Old Victorian Gaol - West Bromwich,

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The Victorian Courts Of Justice in West Bromwich are a must for any ghost hunter. This 17th Century Gaol was built purely to punish and condemn. With punishments of that time being so brutal and harsh you can only imagine the torment that has gone on here over the centuries. Modernised by the Victorians in 1890, courts were added and in particular the foreboding central court with its sombre panelling and dark environment. The punishments were no less harsher but at least you were tried before being judged for your crimes.

This courtroom and gaol has housed some of the most dangerous prisoners in society during its lifetime and whilst some of them escaped with a prison sentence many would have met their death on the gallows. Its ghostly activity leaves you in no doubt that this building is very haunted but definitely not in a good way. People who have worked here say that there is a sense of deep panic and overwhelming feelings of wanting to escape. Perhaps they are picking up on the emotions of former prisoners or the savage treatment from former guards of past centuries. Join the Haunted Happenings team on our ghost hunt at The Victorian Courts Of Justice and prove to yourself whether or not this building warrants the label as one of the most haunted locations in the UK.

Old Victorian Gaol

Ghosts of The Victorian Courts Of Justice

The Victorian Courts Of Justice in West Bromwich originated as the 17th century prison. Punishment here was harsh, brutal and unforgiving.  This maze of prison cells, creaking wooden courtrooms and sinister stairwells leaves you feeling intensely overwhelmed and almost panic stricken. In 1890 it was redesigned to accommodate changing Victorian views and a larger courtroom was established.

The old gaol and courts are renowned for their grim punishments which in Victorian times led to hanging and in more recent times have seen the likes of some of the most dangerous criminals in the United Kingdom. With over 17000 sq ft of cells, corridors, safe rooms, and imposing wooden courtrooms there are so many areas to investigate.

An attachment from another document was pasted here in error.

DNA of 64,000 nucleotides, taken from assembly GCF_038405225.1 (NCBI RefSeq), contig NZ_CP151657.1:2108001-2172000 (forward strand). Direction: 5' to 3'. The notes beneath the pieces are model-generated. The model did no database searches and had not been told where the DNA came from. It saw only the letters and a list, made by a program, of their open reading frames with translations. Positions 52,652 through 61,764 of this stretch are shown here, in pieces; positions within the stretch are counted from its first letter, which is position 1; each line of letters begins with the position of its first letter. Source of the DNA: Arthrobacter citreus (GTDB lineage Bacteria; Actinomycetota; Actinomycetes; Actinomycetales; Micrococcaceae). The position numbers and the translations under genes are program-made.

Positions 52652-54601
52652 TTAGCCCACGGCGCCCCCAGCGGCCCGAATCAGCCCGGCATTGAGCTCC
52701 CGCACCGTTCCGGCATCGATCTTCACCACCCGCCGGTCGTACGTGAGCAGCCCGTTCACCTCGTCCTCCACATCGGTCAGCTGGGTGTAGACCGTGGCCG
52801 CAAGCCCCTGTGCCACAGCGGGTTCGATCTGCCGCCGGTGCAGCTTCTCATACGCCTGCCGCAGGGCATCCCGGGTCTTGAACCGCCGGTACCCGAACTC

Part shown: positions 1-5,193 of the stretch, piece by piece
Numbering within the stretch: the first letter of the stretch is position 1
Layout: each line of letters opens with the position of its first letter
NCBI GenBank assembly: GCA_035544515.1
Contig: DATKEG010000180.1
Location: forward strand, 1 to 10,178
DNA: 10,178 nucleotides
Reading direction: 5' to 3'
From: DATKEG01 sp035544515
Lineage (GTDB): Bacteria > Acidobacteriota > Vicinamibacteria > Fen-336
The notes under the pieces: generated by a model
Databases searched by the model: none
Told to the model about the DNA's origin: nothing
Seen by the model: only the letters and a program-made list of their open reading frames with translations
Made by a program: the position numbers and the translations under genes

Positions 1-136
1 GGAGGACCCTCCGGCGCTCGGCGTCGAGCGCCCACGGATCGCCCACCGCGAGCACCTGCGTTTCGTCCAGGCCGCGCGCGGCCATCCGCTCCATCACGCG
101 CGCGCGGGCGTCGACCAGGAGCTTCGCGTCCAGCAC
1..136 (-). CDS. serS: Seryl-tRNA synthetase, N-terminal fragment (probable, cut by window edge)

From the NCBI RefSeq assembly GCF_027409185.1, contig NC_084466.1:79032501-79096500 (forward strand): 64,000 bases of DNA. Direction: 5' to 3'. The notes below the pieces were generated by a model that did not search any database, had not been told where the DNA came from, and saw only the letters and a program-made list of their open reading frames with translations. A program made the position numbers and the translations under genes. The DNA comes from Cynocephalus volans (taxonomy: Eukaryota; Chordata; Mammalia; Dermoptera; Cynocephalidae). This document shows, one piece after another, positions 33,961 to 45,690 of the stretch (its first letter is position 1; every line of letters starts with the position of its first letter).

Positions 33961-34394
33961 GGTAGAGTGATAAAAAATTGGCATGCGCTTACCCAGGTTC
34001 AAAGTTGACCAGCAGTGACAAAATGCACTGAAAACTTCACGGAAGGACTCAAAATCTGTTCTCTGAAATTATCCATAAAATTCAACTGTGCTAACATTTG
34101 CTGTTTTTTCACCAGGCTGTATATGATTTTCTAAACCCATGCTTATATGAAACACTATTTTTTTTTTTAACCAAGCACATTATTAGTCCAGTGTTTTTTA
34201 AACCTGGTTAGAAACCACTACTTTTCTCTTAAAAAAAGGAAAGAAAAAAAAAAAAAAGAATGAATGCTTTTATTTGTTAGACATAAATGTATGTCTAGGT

The bullet proof glass in the prisoners box of the main courtroom which is completely impenetrable shows you the type of crimes that were still being judged here in recent times. The cells, heavy metal doors and thick barred gates along the corridors take your imagination to exactly how it would have felt for anybody incarcerated here.


History of the Victorian Courts Of Justice

The Victorian Courts Of Justice is a vast location with so many areas to investigate, including multiple courtrooms, corridors, basement cells, creepy stairwells and so much more. All public records for this location have been secreted away 100’s of years, hiding the details of the sinister activity that took place here over long periods of time. However, the location itself tells its own story and is one that keeps giving away its secrets on every ghost hunt.

West Bromwich Petty Sessions, later Magistrates Court, covered West Bromwich only until 1966. It was extended in 1966 to cover the former courts of Tipton and Wednesbury.

The magistrates court, also known as the court of petty sessions, police court and court of summary jurisdiction is the lowest level of court in England. In the earliest days the court was presided over by the local magistrate, often referred to as Justice of the Peace, at home dealing with cases brought to him. During the 19th century it became formalised with a rota from a team of magistrates, meeting in a formal court building.

The magistrates court would deal with minor offences, where punishment would be a small fine or short prison sentence. All criminal cases would come first to the magistrates court; if the offence was of a more serious nature, the case would be referred up to the court of Quarter Sessions. Until 1908, children were tried in the adult court and could receive a prison sentence.

The magistrates court also dealt with matters relating to children, including maintenance payments for illegitimate children, adoption and placement of children into care. The courts were also responsible for oveseeing licensing of public houses and other types of entertainment


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